Mary Snyder wisely said “To believe in the things you can see and touch is no belief at all, but to believe in the unseen is a triumph and a blessing.” Another great quote on faith and belief is from Clarence Smithison who stated “Faith is the ability to see the invisible and believe in the incredible and that is what enables believers to receive what the masses think is impossible.”
There are many many examples of unseen belief and faith. Roger Bannister’s greatest achievement (apart from being the first man to run the mile in under four minutes of course) was that he had the faith and belief that he could do it, despite all the evidence to the contrary. He was told that his lungs would burst, his muscles would turn to mush if he were to attempt it, it had never been done because it was “impossible”, yet he believed he could and did! The Wright brothers believed a machine could be built that people could fly in and despite the prophets of doom and gloom, succeeded, even though it was deemed ”impossible!”
And so we come to my dad. Now my dad is a total one off! A very unique man! Eccentric, stubborn, individual, never follows the crowd, has always done his own thing and always, always gets his own way through gentle persuasion (manipulation!) You really are not aware that he is doing it, until you realise you have been had, hook, line and sinker! He has great charm, a wicked sense of humour, is strong in mind and body and has great faith, values and belief in family, the world, people and God. And he is a real fighter!
He has somehow been watched over during the years. He survived a horrific motor bike accident in which he went through the back of the bus with no crash helmet on, even though little hope was given. This was back in the fifties, so serious head injuries usually proved fatal as there was not the technology or expertise available then as there is today.
Another time, the train he was on pulled into Barking station, where my dad was getting off, which he did and fell straight onto the railway line, as he’d got out of the wrong side! He missed a live electric rail by inches and was also very fortunate not to get hit by a train coming the other way!
There were also various incidents during the war, including a bomb being dropped resulting in buildings and people being destroyed and my dad left standing without a scratch and an aircraft crash which he walked away from, despite the rest of the crew being seriously injured or killed.
For many years, my dad looked after my mum as she had alzheimers, which he did willingly as he loved her so much. The last couple of years it became more difficult for him as a second hip replacement left him with mobility problems, plus other complications as a result of the operation meant his memory and perception began to deteriorate. Sadly, my mum died last year and my dad settled into living alone and adjusted to it well.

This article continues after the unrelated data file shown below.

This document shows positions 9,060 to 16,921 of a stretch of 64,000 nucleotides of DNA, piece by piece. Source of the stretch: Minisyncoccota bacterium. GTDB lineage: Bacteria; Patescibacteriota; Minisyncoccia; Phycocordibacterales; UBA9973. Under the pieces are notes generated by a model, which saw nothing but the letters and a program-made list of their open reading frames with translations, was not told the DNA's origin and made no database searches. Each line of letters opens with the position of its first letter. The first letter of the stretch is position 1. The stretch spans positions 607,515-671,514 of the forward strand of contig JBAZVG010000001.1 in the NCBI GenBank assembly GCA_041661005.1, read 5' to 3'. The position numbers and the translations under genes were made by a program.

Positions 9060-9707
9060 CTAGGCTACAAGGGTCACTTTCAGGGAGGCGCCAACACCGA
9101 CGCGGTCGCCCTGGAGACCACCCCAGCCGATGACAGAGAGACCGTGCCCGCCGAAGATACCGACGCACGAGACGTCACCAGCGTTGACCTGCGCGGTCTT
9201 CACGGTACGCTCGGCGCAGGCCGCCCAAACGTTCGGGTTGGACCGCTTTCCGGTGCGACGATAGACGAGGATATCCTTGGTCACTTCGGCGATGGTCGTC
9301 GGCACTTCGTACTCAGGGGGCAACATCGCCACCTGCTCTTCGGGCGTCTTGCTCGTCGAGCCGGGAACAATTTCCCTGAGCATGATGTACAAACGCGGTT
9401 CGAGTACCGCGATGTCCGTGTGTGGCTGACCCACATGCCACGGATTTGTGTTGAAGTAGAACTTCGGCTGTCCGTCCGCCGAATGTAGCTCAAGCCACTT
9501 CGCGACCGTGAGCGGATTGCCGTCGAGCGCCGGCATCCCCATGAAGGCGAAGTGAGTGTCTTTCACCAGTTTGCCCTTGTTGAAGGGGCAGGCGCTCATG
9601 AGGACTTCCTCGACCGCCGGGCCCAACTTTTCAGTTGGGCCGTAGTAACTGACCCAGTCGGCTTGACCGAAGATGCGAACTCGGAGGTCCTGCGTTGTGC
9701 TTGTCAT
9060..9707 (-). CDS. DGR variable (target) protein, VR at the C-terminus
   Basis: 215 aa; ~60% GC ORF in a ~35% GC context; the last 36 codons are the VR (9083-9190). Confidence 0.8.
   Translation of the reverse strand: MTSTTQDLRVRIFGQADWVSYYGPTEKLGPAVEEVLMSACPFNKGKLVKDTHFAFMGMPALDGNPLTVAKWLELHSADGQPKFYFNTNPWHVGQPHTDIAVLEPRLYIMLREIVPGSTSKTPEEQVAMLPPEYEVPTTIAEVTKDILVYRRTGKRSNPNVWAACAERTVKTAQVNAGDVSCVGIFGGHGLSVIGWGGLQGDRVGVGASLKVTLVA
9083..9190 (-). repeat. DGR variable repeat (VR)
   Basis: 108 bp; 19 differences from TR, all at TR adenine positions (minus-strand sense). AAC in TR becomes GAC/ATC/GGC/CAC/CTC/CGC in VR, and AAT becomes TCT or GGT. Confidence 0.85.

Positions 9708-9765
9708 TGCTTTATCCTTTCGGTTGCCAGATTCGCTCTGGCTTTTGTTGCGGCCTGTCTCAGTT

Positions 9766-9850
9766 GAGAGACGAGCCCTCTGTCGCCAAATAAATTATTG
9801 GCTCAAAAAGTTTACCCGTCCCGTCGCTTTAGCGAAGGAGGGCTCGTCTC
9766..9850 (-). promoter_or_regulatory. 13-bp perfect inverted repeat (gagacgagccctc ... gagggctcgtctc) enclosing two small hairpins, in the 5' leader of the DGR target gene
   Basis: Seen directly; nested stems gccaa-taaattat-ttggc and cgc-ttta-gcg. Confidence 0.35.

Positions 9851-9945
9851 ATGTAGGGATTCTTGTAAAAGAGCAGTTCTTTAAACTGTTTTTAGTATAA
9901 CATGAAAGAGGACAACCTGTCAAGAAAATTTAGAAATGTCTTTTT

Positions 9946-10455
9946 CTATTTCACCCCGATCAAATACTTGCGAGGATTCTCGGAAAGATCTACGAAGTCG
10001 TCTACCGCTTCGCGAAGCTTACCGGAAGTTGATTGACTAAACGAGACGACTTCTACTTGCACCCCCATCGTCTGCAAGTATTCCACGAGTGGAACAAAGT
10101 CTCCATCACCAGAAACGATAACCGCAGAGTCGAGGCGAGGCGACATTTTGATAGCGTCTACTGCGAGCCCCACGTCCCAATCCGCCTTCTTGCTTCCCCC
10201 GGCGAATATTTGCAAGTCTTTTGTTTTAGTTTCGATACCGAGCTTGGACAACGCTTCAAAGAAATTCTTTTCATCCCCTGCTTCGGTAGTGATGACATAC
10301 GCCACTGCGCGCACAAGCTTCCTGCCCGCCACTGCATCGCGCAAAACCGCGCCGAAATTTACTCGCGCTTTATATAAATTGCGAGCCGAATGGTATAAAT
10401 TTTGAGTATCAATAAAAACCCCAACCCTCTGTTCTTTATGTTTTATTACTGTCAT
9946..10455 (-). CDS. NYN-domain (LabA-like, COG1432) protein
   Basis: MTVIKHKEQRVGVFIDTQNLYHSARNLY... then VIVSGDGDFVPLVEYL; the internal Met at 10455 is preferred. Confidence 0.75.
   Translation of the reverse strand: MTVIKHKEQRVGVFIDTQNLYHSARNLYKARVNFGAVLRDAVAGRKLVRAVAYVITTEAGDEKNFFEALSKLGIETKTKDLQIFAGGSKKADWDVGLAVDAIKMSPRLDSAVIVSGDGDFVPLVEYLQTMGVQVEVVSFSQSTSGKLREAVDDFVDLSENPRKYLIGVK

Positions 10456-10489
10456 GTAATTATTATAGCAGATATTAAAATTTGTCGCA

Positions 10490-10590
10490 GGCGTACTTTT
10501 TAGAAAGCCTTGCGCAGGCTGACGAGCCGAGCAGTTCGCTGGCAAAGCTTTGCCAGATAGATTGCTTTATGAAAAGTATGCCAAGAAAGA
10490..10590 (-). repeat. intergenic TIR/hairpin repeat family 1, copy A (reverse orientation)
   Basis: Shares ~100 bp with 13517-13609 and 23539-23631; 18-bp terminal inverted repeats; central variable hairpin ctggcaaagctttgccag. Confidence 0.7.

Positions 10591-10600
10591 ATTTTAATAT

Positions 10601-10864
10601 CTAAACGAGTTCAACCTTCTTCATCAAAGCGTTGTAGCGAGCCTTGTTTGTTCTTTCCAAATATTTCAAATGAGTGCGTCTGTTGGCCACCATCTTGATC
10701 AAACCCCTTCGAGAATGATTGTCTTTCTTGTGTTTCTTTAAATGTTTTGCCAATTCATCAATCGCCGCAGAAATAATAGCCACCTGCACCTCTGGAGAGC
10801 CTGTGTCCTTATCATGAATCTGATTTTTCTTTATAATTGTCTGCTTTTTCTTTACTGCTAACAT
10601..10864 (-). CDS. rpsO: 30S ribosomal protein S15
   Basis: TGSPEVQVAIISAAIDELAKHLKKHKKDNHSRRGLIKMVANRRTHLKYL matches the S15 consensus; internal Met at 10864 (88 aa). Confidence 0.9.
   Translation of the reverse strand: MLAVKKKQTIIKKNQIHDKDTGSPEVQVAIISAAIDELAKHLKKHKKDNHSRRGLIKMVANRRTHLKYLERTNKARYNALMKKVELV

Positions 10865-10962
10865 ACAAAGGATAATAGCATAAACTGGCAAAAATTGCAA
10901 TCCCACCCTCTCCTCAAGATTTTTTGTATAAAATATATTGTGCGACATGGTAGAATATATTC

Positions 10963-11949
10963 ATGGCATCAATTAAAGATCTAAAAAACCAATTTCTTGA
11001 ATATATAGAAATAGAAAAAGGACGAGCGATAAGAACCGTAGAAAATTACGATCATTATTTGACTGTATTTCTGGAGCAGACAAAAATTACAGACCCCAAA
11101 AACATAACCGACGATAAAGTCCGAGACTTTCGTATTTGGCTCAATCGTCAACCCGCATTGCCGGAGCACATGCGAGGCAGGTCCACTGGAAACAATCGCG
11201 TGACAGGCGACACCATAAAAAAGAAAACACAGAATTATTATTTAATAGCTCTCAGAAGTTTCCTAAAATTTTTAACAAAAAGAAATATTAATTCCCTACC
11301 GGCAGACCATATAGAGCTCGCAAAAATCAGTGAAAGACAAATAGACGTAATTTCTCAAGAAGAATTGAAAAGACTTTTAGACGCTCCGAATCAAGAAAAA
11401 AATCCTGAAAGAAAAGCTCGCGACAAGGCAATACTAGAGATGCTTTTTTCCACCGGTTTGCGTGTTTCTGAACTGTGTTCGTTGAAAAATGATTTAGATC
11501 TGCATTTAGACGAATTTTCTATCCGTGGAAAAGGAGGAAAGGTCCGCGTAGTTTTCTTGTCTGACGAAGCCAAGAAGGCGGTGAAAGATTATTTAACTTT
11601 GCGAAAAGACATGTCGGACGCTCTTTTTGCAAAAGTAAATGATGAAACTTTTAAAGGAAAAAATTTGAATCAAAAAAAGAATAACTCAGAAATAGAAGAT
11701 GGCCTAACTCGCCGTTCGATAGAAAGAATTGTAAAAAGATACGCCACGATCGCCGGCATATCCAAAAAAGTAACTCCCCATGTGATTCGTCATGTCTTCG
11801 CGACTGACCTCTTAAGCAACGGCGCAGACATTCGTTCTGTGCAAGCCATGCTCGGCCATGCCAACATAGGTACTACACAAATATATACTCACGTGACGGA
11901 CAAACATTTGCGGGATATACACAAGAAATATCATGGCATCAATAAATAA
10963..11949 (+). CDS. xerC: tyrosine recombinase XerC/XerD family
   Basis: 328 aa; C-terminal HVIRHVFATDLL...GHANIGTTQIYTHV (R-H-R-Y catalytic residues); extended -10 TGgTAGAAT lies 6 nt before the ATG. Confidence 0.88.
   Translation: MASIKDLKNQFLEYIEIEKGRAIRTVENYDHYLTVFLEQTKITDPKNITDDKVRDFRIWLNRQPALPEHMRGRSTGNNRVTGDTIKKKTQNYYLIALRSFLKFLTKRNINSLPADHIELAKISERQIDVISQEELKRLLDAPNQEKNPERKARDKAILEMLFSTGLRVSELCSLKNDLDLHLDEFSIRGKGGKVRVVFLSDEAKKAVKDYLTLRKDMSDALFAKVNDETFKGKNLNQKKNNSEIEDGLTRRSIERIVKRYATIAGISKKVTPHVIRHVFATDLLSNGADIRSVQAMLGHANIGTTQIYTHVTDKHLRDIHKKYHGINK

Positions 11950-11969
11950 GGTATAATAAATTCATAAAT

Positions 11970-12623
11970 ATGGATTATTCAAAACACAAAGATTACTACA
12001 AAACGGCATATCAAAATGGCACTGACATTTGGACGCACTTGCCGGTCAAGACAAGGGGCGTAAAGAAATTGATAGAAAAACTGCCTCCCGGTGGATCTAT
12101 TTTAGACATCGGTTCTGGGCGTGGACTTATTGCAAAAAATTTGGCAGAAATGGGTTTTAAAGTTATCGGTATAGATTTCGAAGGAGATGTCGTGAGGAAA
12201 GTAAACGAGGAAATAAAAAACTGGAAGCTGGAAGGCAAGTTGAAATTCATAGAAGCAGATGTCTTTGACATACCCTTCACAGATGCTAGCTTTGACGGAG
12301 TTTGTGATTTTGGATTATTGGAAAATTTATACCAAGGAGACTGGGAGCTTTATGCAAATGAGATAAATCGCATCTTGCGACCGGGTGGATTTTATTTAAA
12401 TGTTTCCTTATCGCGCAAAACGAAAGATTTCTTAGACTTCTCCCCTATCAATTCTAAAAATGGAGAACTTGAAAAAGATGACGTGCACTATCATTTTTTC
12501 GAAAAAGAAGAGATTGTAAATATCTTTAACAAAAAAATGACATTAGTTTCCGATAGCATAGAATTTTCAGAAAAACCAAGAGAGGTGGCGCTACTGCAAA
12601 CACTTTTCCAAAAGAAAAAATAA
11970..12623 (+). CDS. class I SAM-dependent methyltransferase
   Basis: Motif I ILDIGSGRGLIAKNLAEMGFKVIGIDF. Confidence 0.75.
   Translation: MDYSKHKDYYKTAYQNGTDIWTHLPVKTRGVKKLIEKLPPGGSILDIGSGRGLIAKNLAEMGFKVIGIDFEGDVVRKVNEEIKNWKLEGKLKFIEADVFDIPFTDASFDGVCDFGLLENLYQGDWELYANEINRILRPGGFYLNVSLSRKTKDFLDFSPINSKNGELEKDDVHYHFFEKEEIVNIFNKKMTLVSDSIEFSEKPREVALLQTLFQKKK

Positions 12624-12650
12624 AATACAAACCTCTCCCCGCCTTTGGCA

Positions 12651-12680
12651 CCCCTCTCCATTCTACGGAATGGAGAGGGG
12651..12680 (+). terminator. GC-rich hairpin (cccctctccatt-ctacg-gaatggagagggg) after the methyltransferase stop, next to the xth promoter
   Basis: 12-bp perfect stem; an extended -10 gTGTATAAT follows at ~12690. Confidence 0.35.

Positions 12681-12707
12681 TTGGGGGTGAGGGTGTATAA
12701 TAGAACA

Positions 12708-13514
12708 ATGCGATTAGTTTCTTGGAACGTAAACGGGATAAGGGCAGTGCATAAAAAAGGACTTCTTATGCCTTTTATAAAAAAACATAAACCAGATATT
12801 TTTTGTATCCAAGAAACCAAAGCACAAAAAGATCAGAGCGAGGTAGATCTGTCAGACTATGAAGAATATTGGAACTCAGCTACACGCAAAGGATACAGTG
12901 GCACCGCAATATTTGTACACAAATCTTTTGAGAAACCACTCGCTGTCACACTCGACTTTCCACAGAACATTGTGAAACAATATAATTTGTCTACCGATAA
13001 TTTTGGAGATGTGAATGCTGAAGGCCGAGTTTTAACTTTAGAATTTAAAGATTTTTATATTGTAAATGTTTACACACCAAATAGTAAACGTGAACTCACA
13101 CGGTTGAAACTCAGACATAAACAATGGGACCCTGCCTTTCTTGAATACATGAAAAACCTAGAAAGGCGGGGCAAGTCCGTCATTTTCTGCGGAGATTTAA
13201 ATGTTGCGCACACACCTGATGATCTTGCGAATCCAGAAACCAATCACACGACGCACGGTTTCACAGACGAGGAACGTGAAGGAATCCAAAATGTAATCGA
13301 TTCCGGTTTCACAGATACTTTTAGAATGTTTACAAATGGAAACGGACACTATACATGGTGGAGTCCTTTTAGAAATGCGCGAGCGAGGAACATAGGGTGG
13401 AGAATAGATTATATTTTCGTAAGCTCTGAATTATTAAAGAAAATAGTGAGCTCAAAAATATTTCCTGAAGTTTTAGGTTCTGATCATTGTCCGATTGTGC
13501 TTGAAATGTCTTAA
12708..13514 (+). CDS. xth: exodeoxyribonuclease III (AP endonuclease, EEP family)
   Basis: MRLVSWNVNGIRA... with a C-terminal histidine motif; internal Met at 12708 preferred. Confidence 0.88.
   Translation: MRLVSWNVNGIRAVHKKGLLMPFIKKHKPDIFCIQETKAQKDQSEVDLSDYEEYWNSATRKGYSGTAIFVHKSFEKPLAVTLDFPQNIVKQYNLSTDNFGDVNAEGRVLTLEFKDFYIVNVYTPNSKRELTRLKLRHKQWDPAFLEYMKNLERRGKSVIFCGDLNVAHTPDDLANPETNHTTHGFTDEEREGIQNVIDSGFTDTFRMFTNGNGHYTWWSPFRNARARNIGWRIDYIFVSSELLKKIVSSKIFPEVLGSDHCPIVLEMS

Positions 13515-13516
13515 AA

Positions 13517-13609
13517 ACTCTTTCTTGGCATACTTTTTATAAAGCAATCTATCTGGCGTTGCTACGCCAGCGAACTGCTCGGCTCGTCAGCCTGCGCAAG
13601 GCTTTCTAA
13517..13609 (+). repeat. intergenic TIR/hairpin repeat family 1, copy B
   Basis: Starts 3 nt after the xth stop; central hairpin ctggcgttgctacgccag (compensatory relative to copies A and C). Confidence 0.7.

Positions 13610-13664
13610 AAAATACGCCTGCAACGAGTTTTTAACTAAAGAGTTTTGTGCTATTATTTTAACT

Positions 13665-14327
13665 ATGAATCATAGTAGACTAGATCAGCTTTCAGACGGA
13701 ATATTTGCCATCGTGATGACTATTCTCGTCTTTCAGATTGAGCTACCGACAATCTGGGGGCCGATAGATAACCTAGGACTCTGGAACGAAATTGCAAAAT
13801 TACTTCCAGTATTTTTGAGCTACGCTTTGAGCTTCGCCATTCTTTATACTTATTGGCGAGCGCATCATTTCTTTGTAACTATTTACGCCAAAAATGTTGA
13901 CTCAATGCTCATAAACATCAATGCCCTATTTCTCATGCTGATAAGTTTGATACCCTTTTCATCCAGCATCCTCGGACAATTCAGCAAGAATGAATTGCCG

In November last year, he suffered a blood clot on the lung, the second one he’d had in five years. He spent two months in hospital and on his release, it was apparent he would be unable to look after himself, so went into care, where again he settled very quickly, becoming a firm favourite of the staff.
Last week, I went down to Essex to clear his house. in itself a traumatic event as it had been the family home for fifty eight years and went to visit my dad as soon as I arrived. I was informed that my dad had developed bronchial pneumonia, was very poorly and as he was ninety years of age, was not expected to last more than a few days. They had already phoned to say he was not well, however he was considerably worse. The doctor asked if we wanted to hospitalise him, which my sister and I declined, the doctor agreed with us, saying that the level of care he was getting at the home was excellent. He was on what is known as a “TLC” plan, which is exactly what it says. Lots of tender loving care and treats.
Now on first being told this, I totally believed he would be ok, that was my instinct, it was only when the doctor gave his opinion that I began to doubt it and that’s when the tears and upset began. Big mistake!
Because of course, nobody reckoned on my dad not doing what he was expected to do! He was not ready to go! Not ready to shuffle off this mortal coil! Despite all the evidence pointing to the inevitable outcome, my dad’s faith and belief said otherwise. He does not believe it is the end and needless to say, he has rallied, much to everybody’s amazement except his naturally!
In fact the care staff are sort of rueing the fact they told him he could have anything he wanted, as he has had them out buying cream cakes and shepherds pies from Morrisons (as he really likes them with brown sauce) plus endless cups of tea, sweets and loads of other treats! As one of the carers said “Think we may have made a rod for our own backs, telling him he could have what he wanted as he was poorly” and knowing my dad so well, I agree totally!
Whether my dad goes on for another few months or another few years is not the point. The point is his faith and belief are keeping him here! That is where his strength comes from! That keeps his heart pumping, his blood circulating and his breathing in and out!
So anytime the evidence tells you what is not possible, just think of my dad and have the faith and belief that yes it is! Anything is possible!!
P.S. The photograph of my dad was taken by me on his 90th birthday 1st April 2012. He’s certainly no fool though!*
Janet Wilks 2012 – www.nlpeze.co.uk
* Sadly, since I wrote this, my Dad decided it was time to go. He passed away on June 15th 2012 at 2pm in the afternoon aged 90 years. I was with him when he died and it was very peaceful. Needless to say he has left a huge gap in the lives of all of us who loved him. He was a very special, unique, man and I am so proud and lucky he was my Dad.